An Iphigenia for the Jerry Springer age

Pina Bausch's interpretation of Euripedes.

The programme to the late Pina Bausch's dance-opera Iphigenie auf Tauris says of her pieces that they "consistently relate to things every member of the audience knows or has experienced physically". Well, I'm not so sure how many of us have experienced Iphigenia's particular domestic problems since she comes from the sort of dysfunctional and frankly murderous family that would make even our own Jerry Springer blanch.

Offered up for sacrifice by her father Agamemnon, she is rescued by the gods and whisked to a safe house in Crimea under the dubious stewardship of a dodgy Ukrainian. Meanwhile, back at Agamemnon Central, her mother (Clytemnestra) slaughters her father, only to be bumped off, in turn, by her brother Orestes. And now, to cap it all, the dodgy Ukrainian is strongly insistent that Iphigenia kill her own matricidal brother.

Hardly the stuff of everyday life, but I think I know what the commentator means. Bausch has a knack for keeping things brutally simple, and she uses choreography like a scalpel to flay off any excess. Her dancers have a pliancy, but it's the pliancy of steel, as they carve out the emotional heart of the matter: expressions of friendship, of love, and sorrow. This we relate to.

And yet, in some ways, this production is an immodest embarrassment of riches. The Greek myth, as interpreted by Euripedes, is the inspirational lode for Christoph Gluck's heady 1781 opera, which is staged here at Sadler's Wells complete with full orchestra in the pit and a full complement of soloists and choir, who are positioned out of sight in the boxes. The dancing on stage is but the final layer on this most moreish of cakes.

The dancers themselves are preternaturally silent, and there is a clear dissociation between voice and movement. This is a curious state of affairs: many in the audience were craning to see the singers, and struggling with the synopsis to work out who was who. But when the singers' molten notes pour from on high it's like the gods themselves have given the characters voice, which is a neat touch when we're dealing with the top-down control of the Greek pantheon. (And even those with limited German could get the emotional voltage spike when the siblings recognise each other: "Mein bruder!" "Meine schwester!") At the same time Bausch has a knack of suggesting a very human nervous energy behind the dancers' repetitive rituals; they appear to be locked into behaviour patterns by their anxieties and desires. Iphigenia and her tribe, as in all good Euripidean drama, have an inner life.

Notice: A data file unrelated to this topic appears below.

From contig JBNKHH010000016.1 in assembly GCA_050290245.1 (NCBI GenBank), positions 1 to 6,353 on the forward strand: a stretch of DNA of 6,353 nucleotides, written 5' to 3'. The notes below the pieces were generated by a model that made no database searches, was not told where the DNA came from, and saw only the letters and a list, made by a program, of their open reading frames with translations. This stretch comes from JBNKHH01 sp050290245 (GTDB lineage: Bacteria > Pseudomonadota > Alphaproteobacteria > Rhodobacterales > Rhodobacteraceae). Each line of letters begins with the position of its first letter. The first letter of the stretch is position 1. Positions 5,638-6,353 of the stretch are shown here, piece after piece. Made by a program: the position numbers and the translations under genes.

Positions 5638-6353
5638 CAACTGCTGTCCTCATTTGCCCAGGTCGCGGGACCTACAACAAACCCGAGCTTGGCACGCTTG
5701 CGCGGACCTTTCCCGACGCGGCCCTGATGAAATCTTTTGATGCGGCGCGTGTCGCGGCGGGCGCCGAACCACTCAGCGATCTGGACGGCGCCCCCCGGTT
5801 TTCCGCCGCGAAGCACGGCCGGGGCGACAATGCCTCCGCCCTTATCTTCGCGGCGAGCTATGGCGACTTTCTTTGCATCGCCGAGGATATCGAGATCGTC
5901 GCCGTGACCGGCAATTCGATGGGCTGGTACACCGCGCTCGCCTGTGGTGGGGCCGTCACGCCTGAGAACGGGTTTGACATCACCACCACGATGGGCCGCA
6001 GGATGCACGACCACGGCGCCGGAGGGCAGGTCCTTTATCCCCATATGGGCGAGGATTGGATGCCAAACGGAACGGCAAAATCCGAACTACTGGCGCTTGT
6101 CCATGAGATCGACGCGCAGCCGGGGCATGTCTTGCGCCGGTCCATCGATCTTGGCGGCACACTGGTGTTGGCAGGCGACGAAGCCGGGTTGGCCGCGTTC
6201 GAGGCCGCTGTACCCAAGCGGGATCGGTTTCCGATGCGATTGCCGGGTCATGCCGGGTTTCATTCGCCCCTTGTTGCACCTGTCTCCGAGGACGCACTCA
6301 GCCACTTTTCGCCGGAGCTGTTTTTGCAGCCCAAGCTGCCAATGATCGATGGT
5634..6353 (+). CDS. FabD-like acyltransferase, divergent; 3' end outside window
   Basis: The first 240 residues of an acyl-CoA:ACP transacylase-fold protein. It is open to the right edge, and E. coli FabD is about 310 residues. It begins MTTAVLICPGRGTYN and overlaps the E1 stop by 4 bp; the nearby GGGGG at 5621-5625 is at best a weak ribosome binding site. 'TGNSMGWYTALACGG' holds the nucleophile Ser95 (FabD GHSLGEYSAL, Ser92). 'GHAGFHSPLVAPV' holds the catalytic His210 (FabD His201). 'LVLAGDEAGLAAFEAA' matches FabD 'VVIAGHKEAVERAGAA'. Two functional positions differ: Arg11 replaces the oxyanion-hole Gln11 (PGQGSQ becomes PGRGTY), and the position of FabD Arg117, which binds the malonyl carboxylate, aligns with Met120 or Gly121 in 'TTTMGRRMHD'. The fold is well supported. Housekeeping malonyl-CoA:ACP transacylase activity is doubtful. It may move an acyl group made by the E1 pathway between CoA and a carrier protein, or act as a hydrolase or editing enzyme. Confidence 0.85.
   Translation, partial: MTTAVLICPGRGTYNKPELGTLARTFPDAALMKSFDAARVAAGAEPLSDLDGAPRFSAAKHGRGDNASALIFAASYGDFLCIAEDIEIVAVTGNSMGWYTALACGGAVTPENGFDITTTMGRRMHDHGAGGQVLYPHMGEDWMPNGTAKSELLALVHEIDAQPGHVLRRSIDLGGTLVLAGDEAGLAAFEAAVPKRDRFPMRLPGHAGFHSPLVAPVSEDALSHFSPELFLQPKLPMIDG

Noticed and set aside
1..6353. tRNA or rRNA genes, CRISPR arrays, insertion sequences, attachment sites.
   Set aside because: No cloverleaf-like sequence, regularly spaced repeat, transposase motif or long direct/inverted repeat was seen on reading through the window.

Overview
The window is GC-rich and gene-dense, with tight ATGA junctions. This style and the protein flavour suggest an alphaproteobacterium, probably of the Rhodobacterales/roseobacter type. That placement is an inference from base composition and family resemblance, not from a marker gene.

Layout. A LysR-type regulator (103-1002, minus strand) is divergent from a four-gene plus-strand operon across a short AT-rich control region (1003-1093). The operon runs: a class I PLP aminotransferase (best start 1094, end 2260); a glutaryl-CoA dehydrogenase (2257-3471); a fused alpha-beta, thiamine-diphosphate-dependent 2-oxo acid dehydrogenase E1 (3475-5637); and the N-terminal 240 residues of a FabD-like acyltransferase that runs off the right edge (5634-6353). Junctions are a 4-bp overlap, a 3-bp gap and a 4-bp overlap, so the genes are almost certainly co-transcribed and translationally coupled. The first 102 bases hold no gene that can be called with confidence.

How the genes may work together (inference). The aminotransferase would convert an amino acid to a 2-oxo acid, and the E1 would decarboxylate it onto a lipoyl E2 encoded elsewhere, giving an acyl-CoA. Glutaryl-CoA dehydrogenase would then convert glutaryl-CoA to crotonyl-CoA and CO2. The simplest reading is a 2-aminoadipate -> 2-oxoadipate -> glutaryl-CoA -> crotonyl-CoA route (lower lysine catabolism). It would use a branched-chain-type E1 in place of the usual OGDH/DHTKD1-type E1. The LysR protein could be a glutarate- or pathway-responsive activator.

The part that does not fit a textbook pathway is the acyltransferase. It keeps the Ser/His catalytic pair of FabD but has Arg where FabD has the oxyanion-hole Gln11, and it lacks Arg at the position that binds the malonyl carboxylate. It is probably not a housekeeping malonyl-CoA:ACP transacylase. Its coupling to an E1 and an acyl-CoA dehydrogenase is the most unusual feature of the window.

Initially the cool neutrals and minimalism of Bausch's pared-down aesthetic seem just a little too much like a 1990s Calvin Klein campaign: the Greek boys -- Orestes and his lover Pylades -- are stripped to their teeny white boxer shorts, while Iphigenia and her priestesses are all kitted out in tasteful slips. Gradually, however, the monochrome design reveals subtle intimations of colour and variation to suggest culture and statehood: a little Hellenic cut here, a swirl of Russian capes there.

As for the boys in briefs, the exposure of their bodies in this way makes them acutely vulnerable, for all their powerful musculature, and there's a feel of tenderness and softness in the scenes between the two men. From the moment the pair first appear, it is clear their fates are as entwined as their limbs: at one point their bodies are slung on a slab, and it is not clear where one starts and the other finishes; at times their co-ordinated attitudes and steps are like images from a Parthenon frieze, as they dance their way to immortality.

The stark beauty of Bausch's subdued palette is at its most powerful in the final act, when a huge white screen is lit up as the background for the impending sacrifice. This is also the moment when the music, the singing and the dancing stop, as a votary walks with excruciating slowness across the stage and places her white flowers on the altar.

In this story Orestes' death is averted, but the inspirational Pina Bausch herself died last year, and there is an elegiac quality to this show, as performed by her company Tanztheater Wuppertal. The dance plays out like extended Greco-Roman funeral games, somehow. And it is indeed testament to her work that this piece, originally devised in 1974, if a little decorous, still feels fresh and modern.